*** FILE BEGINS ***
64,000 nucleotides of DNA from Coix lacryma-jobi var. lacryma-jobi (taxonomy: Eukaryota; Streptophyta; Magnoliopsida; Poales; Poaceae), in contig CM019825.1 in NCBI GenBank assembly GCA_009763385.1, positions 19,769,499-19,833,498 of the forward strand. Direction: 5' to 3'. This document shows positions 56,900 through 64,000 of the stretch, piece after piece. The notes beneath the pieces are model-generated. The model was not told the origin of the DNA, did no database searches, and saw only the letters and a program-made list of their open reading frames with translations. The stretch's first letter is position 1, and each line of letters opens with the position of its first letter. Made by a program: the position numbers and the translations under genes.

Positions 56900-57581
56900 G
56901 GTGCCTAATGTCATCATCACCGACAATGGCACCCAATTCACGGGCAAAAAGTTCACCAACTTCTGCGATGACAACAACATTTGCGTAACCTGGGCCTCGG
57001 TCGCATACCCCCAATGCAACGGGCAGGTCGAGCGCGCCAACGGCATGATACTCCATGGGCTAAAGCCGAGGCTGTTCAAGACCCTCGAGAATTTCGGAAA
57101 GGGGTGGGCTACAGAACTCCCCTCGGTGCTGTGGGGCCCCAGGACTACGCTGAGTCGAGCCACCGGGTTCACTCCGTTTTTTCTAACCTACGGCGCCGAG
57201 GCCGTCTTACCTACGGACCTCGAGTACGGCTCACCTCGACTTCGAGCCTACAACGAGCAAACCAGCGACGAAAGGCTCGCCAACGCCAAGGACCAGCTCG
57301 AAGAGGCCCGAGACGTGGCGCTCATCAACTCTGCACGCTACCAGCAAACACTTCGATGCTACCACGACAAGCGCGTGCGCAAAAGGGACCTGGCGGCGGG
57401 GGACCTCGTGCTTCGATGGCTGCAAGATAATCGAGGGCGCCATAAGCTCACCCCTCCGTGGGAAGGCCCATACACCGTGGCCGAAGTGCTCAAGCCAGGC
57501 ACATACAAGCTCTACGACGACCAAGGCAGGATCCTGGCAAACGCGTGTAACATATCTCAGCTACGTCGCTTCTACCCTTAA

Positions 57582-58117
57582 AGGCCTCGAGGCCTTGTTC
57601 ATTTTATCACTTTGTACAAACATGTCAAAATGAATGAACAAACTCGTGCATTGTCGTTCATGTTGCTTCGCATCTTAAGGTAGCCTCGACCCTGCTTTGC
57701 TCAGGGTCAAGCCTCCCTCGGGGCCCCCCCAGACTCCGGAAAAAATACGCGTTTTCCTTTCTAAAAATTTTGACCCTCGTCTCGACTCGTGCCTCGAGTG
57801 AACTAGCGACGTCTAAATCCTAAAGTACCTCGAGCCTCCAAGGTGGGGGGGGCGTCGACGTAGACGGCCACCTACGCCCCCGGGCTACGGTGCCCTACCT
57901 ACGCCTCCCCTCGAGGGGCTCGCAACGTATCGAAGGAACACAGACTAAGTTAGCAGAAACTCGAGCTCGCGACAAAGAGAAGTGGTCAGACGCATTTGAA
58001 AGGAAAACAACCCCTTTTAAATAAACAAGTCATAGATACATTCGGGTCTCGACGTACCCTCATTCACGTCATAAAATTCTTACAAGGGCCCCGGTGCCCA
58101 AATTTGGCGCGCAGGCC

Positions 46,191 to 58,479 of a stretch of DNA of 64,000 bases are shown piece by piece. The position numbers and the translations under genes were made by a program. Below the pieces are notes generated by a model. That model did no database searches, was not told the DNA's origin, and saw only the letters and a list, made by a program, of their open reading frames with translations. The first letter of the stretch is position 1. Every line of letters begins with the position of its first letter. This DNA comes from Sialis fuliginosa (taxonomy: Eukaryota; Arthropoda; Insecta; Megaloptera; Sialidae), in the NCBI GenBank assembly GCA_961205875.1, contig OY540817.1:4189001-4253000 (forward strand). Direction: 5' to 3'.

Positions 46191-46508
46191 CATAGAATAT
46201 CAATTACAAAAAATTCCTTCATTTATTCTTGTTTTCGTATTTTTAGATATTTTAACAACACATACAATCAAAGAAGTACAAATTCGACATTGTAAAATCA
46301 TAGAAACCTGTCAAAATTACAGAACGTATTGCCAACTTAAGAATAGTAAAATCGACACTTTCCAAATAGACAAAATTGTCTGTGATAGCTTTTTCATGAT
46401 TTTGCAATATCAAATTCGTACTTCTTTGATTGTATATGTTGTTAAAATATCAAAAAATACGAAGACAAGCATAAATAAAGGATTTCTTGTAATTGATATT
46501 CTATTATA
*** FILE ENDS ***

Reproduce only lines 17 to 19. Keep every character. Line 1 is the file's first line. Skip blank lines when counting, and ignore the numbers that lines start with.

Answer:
58001 AGGAAAACAACCCCTTTTAAATAAACAAGTCATAGATACATTCGGGTCTCGACGTACCCTCATTCACGTCATAAAATTCTTACAAGGGCCCCGGTGCCCA
58101 AATTTGGCGCGCAGGCC

Positions 46,191 to 58,479 of a stretch of DNA of 64,000 bases are shown piece by piece. The position numbers and the translations under genes were made by a program. Below the pieces are notes generated by a model. That model did no database searches, was not told the DNA's origin, and saw only the letters and a list, made by a program, of their open reading frames with translations. The first letter of the stretch is position 1. Every line of letters begins with the position of its first letter. This DNA comes from Sialis fuliginosa (taxonomy: Eukaryota; Arthropoda; Insecta; Megaloptera; Sialidae), in the NCBI GenBank assembly GCA_961205875.1, contig OY540817.1:4189001-4253000 (forward strand). Direction: 5' to 3'.